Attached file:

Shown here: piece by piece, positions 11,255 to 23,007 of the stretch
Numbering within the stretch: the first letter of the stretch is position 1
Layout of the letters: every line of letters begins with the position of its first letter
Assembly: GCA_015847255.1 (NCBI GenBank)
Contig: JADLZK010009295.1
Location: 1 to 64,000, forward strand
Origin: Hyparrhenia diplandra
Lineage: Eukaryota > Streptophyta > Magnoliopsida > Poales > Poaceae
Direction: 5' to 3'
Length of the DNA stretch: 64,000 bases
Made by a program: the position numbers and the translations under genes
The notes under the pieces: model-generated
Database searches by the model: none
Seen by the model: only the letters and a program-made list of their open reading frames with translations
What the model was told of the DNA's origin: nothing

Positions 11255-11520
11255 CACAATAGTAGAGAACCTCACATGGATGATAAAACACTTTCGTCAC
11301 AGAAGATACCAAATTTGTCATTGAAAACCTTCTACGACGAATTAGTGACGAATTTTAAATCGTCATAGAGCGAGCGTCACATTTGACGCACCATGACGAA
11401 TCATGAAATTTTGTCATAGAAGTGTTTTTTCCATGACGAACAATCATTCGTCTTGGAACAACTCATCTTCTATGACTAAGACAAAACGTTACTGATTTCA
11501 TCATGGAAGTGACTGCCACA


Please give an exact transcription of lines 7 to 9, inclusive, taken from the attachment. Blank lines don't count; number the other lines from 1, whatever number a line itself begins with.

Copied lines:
Origin: Hyparrhenia diplandra
Lineage: Eukaryota > Streptophyta > Magnoliopsida > Poales > Poaceae
Direction: 5' to 3'